Stalin first said that he wanted the capitalistic Western societies to fight each other and thereby to deplete each other, and then he would arrive into their own dissolution and take charge. Later, he did not want his putative Western allies to come up through Northern Italy into Austria. He even made some suggestions that, if the West did that, he just might have to make a Separate Peace with Germany, instead, another Brest-Litovsk Peace Treaty (on 3 March 1918, late in World War I). But, this time, he said, to the advantage of the Soviet-Russians and not to the Germans. Stalin slyly wanted his Western allies to attack as far west as possible, instead, for example starting in western France so that the Soviet Army could more easily advance into eastern and central Europe (like the Mongols, but even further). Here was the country who had made an August 1939 Nazi-Soviet Pact, and then invaded Poland on 17 September 1939, after losing to the Poles the decisive August 1920 Battle of Warsaw,2 which occurred only two years after Brest-Litovsk Surrender (in March of 1918). To appease their new Soviet ally (soon after 22 June 1941), England, on 6 December 1941, even declared war on heroic, anti-Bolshevist Finland, opening the way to the Soviet conquest of the three Baltic Republics.

From all things I have read down the years—and from all the searching questions I have asked—I have never discovered that Pope Pius XII ever even mentioned his warning or cautious assessment of “Strategic Bombing” and of the moral and immoral effects of effectively unlimited “Unconditional Surrender,” which Stalin himself hesitated to accept and to proclaim openly and then also to apply.

If anyone could give me evidence of Pope Pius XII’s analysis and resistance to Strategic Bombing and Unconditional Surrender taken together, and mercilessly applied, I would be very grateful—and even consoled.

Father John Anthony Hardon, S.J. once tested me orally by asking: “Is evil within the Divine Providence?” I said “Yes” but that didn’t get me very far, nor help my understanding very much. But Father then slyly said: “If you had said ‘No,’ however, we would have a problem!”

Then we spoke about the Mystery of the Permissive Will of God. For, Father said that God allows certain evils to avoid a greater evil or sometimes to enable a greater good to come forth and to abide. Then I said: “Papal Diplomacy certainly is a Test of your larger and manifold insights about the Providence of God.” What Pope Pius XII did or did not do—nor mention—during World War II is another Test about the purposes and allowances of the Divine Providence. No matter what, World War II was not—is not—“the Good War.” Gertrud von Le Fort has helped us to realize and to spread this true fact with empathy and with compassion.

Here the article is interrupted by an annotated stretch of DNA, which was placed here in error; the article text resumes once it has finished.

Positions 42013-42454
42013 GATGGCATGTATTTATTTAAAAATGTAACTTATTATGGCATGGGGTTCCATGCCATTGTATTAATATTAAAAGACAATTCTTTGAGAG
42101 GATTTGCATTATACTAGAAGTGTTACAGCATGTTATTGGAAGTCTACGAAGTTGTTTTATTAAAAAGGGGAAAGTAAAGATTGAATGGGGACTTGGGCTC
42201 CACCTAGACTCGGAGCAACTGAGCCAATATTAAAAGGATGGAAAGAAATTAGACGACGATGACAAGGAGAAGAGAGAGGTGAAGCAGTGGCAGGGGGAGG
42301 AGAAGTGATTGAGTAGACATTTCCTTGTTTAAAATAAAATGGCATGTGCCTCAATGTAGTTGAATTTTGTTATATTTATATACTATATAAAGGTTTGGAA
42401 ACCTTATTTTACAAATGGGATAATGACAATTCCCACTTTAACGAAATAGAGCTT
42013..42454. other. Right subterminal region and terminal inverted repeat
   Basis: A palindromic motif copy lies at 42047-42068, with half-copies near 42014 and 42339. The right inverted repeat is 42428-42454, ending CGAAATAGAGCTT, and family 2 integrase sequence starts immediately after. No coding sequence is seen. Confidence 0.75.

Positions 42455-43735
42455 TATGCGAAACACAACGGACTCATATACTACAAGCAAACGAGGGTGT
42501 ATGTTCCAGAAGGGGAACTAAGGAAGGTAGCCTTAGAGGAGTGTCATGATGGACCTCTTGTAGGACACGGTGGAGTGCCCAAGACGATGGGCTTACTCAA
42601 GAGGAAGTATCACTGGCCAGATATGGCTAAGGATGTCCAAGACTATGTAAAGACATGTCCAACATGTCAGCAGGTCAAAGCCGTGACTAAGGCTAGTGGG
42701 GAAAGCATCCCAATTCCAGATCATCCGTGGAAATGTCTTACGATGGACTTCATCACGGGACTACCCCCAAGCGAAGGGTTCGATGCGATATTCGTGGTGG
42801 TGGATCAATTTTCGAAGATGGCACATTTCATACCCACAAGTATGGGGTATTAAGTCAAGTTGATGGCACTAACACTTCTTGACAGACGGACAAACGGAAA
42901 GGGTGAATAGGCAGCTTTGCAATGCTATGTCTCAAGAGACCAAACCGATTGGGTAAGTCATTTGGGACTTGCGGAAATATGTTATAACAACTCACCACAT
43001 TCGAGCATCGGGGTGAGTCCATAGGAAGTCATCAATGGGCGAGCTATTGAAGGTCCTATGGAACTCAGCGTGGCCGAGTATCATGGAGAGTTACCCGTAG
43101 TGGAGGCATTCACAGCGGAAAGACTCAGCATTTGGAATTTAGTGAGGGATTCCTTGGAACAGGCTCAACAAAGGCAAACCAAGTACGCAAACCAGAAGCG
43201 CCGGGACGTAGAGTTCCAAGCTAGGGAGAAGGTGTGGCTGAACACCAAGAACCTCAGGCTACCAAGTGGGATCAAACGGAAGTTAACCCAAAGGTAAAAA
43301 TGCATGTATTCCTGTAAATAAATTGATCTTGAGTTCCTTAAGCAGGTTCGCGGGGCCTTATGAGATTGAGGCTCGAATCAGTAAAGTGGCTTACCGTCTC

–Finis–

© 2019 Robert D. Hickson

1Gertrud von Le Fort, The Innocents and Other Stories (San Francisco: Ignatius Press, 2019), page 7 for her Dedication. All further references to “The Innocents” will be to this recent edition, and will be placed above, in parentheses, in the main body of this brief essay.

2For the conduct and the strategic implications of this battle and victory against the great Soviet Marshal Toukhatchevsky, see the excellent book by Viscount Edgar Vincent D’Abernon (d. 1941), entitled The Eighteenth Decisive Battle in the World: Warsaw, 1920 (London: Hodder and Stoughton, 1931—or its later 1977 Reprint by Hyperion Press in Westport, Connecticut.)

Hilaire Belloc’s 1938 Return to the Baltic and Poland

Dr. Robert Hickson                                                                                              28 August 2019

Saint Augustine of Hippo (d. 430)

Epigraphs

“With every people of Europe outside the old limits of the Roman Empire [such as the Danes] there is a moment of origin to be discerned, a moment in which it passed out of the formless mist of barbaric paganism into the fixed culture of Christendom: a moment in which there came to it for the first time in sufficient strength the formative institutions of our civilisation, writing and record, the monastic centres, permanent building, and also, and above all, the kernel of the whole affair, the Mass.” (Hilaire Belloc, Return to the Baltic (London: Constable & CO LTD, 1938), page 5—my emphasis added.)

***

“Yet Cracow [in the southeast Poland, in “Carpathian Poland” and at the upper waters of the Vistula] will always be the real heart of the people, the sacred place. And one feels in Cracow the reality and the presence of the Polish soul as one feels it nowhere else. That is but the judgment of a chance foreign visitor, and as like as not romantically out of perspective, for after all Cracow is a frontier town not central to the Polish realm [like Warsaw on the Vistula, “the political center of Poland”]. Yet never have I trodden the streets of Cracow when I have visited and re-visited the town without a feeling of being in the immediate presence of that holy something which inhabits Poland like a secret flame.

“The Church of Our Lady from within, when you enter from the market place, strikes you suddenly like a vision: something hardly of this world. It is of a supernatural beauty.” (Hilaire Belloc, Return to the Baltic, page 159—italics in the original; my bold emphasis added)